Saturday evening once more with another week gone & four more days only of February remaining. I didn’t write you on the 20th; couldn’t raise sufficient thoughts for a letter – a fine state of affairs when your husband finds a letter to his wife so difficult but I feel you will understand after over four years of communication via pencil & paper.

Early this week I received some Penicillin from the British Red Cross – expect some more from the American Society as I now have as many American as British patients. According to an account in a Swiss journal (in French) & to references in a B.M.J. Wiltshire gave me last October it appears to be an important drug. I am reserving it for serious cases where the sulphonamides are ineffective – have a badly wounded American on it at present & after two days he’s certainly better but it is too early to ascribe any dramatic effect as yet. I had to stop sulphonamide administration with him owing to the development of a progressive leucopenia. A busy week with the serious pneumonias in – two ‘crisised’ & settling well & the other looks as if he might do the same tonight or tomorrow – sincerely hope so! Also two cases of frost bite – one hands & the other feet, a partial rupture of an internal lateral ligament of the knee joint, two bronchitics & a few more odd ailments.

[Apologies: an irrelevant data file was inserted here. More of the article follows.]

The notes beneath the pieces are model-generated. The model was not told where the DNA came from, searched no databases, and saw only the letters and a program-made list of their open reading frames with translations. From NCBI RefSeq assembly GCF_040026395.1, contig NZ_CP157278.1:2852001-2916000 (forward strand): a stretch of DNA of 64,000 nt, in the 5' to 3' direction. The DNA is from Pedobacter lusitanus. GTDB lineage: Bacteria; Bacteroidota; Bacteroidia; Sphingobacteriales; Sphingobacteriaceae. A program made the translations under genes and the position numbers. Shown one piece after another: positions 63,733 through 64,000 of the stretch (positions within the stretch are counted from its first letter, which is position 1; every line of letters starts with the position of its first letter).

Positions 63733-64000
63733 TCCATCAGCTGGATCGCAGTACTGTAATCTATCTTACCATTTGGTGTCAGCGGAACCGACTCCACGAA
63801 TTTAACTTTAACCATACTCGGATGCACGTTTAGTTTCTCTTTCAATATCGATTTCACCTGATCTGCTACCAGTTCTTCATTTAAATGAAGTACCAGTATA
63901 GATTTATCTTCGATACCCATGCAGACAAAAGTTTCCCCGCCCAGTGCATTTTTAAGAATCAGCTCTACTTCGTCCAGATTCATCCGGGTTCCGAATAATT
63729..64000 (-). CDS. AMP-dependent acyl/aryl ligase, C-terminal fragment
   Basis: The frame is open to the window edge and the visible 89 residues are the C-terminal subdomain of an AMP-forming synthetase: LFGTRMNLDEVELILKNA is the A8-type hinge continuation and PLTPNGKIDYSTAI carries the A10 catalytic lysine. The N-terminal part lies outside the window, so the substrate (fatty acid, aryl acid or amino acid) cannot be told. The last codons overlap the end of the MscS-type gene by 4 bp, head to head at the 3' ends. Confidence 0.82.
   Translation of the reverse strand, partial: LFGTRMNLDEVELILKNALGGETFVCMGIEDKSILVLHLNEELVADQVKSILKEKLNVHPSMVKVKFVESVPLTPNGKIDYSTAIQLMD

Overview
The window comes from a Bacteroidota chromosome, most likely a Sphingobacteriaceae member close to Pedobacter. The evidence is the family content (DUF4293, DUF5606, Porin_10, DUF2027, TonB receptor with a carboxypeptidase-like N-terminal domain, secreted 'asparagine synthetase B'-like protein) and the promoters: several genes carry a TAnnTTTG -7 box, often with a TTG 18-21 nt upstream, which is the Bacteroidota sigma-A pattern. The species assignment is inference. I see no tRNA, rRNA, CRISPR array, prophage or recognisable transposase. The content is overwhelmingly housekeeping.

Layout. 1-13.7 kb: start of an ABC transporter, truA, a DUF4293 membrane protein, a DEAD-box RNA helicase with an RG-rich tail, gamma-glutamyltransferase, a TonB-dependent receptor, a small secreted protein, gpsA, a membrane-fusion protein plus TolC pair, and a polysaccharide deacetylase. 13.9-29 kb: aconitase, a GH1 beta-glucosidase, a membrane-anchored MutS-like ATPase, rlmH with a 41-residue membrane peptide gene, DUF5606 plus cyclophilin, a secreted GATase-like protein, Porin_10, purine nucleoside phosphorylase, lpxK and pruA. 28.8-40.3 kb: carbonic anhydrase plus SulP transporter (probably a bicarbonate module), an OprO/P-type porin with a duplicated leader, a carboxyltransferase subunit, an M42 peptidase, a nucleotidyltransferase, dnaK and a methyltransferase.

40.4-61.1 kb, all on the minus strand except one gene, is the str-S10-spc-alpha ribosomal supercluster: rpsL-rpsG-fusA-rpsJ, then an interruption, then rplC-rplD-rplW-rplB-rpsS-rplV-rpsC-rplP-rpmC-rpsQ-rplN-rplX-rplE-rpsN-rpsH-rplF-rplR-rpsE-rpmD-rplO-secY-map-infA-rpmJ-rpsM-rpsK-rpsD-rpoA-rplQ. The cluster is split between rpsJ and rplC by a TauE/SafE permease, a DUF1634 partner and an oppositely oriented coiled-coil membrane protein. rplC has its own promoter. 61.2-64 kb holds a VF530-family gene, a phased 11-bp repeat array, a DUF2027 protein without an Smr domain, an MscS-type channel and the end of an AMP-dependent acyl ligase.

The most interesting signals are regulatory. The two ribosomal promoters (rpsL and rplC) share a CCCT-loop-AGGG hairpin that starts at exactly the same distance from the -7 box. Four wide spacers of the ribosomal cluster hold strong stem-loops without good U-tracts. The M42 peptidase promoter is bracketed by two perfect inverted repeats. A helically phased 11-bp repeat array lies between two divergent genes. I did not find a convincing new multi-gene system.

No mail is arriving & I’m doubtful if you will receive these recent letters; however I am continuing to write reasonably regularly – even if it’s a silent conversation on my part it does afford me some pleasure. It will be delightful to see your nice self again pets, perhaps in the near future – the end of the war means one great thing for me that I can rejoin you. After five minutes of thinking how I could finish this in as elegant a manner as possible I’m no better off. But you are my dear wife & Dearest, no one could appreciate or love you more than I.